Regarding the biology of reproduction, snails are generally of two sexes. They mate, the female receives sperm from the male, and lays fertilized eggs, which develop into swimming larvae. The pulmonates, a large group that includes terrestrial snails and many that live in lakes and ponds, have a different method. They are hermaphroditic, each individual is both male and female, and when they mate each snail fertilizes the eggs of the other. Then each animal deposits a jelly-coated mass of developing eggs in a place selected to avoid drying out or predation. A number of gastropods, such as limpets, are sequential hermaphrodites, the same individual is male at first maturity, and later becomes female. Female snails are usually larger than males.

Snails have occupied practically every type of habitat that supports animal life. Dehydration appears to be the greatest danger for terrestrial snails, while predation is the greatest danger for marine snails. Bieler has estimated that 53% of all snail species are prosobranchs, largely marine, 4% opisthobranchs, entirely marine, and the remaining 43% pulmonates, terrestrial and freshwater. In intertidal zones, numbers of prosobranchs such as the common periwinkle Littorina littorea seem as uncountable as stars in the sky. According to Abbott, Littorina probably reached North America from Europe on driftwood "before the time of the Vikings" (about A.D. 1000) and gradually extended its range from Newfoundland to Ocean City, Maryland. In exchange, about 100 years ago we gave northern Europe the common slipper shell Crepidula fornicata, which has proliferated to the point of being a pest of English oyster beds.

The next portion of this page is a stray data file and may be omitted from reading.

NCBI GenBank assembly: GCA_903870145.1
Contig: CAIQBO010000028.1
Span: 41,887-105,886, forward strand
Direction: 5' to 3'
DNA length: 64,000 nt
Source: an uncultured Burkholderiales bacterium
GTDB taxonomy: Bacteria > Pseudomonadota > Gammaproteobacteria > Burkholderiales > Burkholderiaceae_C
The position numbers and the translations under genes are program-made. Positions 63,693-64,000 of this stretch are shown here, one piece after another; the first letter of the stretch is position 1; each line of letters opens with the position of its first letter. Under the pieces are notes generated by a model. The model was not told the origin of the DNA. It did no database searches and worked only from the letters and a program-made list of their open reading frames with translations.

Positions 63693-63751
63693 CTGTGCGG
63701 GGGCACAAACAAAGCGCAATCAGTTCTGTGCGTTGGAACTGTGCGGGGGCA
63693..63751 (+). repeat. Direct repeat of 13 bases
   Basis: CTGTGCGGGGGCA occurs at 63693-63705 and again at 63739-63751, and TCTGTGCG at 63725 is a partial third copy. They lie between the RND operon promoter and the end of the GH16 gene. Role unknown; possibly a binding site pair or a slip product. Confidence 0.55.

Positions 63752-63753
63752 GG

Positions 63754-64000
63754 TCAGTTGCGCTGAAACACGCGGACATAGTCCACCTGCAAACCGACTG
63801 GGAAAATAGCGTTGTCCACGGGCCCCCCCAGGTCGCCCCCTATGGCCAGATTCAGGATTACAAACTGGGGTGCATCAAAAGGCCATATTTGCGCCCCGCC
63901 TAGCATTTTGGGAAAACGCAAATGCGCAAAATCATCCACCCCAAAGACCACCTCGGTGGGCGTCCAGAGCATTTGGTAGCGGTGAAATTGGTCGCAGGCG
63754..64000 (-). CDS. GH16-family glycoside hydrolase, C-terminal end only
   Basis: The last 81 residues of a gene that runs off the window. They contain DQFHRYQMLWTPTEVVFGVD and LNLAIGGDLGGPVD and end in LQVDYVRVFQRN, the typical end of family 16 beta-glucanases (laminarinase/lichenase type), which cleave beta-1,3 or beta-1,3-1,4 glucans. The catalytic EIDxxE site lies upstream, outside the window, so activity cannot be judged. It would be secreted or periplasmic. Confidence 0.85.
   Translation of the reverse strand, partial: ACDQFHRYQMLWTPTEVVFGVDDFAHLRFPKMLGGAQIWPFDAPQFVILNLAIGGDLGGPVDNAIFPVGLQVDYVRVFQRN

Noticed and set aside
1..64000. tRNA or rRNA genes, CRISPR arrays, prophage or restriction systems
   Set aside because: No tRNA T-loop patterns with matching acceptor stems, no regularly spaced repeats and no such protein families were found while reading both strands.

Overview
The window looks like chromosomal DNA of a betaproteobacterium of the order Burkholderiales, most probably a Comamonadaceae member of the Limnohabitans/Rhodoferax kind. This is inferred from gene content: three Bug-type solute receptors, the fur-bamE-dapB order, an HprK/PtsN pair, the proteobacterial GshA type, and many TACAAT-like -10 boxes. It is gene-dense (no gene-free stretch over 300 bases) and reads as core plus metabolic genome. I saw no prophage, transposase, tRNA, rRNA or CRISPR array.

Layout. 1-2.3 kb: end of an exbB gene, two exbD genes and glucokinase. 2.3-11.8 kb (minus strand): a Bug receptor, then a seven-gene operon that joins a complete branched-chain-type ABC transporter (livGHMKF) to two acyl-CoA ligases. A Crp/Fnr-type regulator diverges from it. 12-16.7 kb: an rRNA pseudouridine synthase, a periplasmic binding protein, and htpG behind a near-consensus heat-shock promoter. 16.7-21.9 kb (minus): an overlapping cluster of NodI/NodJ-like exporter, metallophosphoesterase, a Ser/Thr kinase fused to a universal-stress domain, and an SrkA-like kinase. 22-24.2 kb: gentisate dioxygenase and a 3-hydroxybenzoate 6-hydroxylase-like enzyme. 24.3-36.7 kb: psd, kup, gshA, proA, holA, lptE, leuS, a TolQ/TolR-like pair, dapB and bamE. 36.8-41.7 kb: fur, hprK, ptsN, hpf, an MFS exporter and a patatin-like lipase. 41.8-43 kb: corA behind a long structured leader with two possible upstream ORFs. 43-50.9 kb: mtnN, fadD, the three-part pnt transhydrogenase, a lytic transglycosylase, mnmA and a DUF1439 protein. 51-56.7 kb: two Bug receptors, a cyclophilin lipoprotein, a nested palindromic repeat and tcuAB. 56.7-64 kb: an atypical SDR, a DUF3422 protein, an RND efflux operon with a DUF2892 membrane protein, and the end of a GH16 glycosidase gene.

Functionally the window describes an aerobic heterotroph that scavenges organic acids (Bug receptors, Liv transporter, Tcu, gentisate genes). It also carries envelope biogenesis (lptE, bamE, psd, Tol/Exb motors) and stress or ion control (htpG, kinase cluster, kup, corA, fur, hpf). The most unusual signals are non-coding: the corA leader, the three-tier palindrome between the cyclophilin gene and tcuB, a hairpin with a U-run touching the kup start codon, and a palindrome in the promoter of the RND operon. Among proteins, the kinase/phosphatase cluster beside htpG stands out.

Shell collecting has been a popular hobby for about 200 years, and the most attractive and valuable shells are those of snails. Visitors to the beaches of southwest Florida can hardly avoid becoming collectors, the shells are so varied and abundant. Malacologists have mixed feelings about shell collecting. No matter how rare or how beautiful, a shell that lacks a label specifying date, place, conditions, and name of collector is scientifically worthless.

A number of snails are of culinary interest, especially in France and in French restaurants worldwide. Escargots are usually the large land snails Helix pomatia or Helix aspersa, both often the subjects of biochemical studies. Helix aspersa, from the Mediterranean, has escaped and multiplied in Charleston, South Carolina and other southern towns. Called the speckled garden snail, these animals can be prevented from destroying garden plants by using them as a table delicacy. In Burgundy, France, snails are served with garlic butter and much discussion of the proper wine to accompany them.

Marine snails are edible also, although not as popular as marine bivalves such as scallops and oysters. Abalones are also called ormers, and furnish a kind of seafood steak in coastal regions. After eliminating the visceral mass, the meat is tenderized with a wooden hammer ("pas d'ormeau sans marteau"), and is often fried or en blanquette, a white stew. The foot of the whelk Buccinum undatum is cooked and served either cold or warm in a white wine sauce.



Ruppert, E., and R. Fox. Seashore Animals of the Southeast. Columbia: University of South Carolina Press, 1988.

Vermeij, G. J. A Natural History of Shells. Princeton, NJ: Princeton University Press, 1993.


Bieler, R. "Gastropod Phylogeny and Systematics." Annual Review of Ecological Systematics 23 (1992): 311-338.

Hwang, Deng Fwu. "Tetrodotoxin In Gastropods (Snails) Implicated In Food Poisoning." Journal of Food Protection 65, no. 8 (2002): 1341-1344.

Carl S. Hammen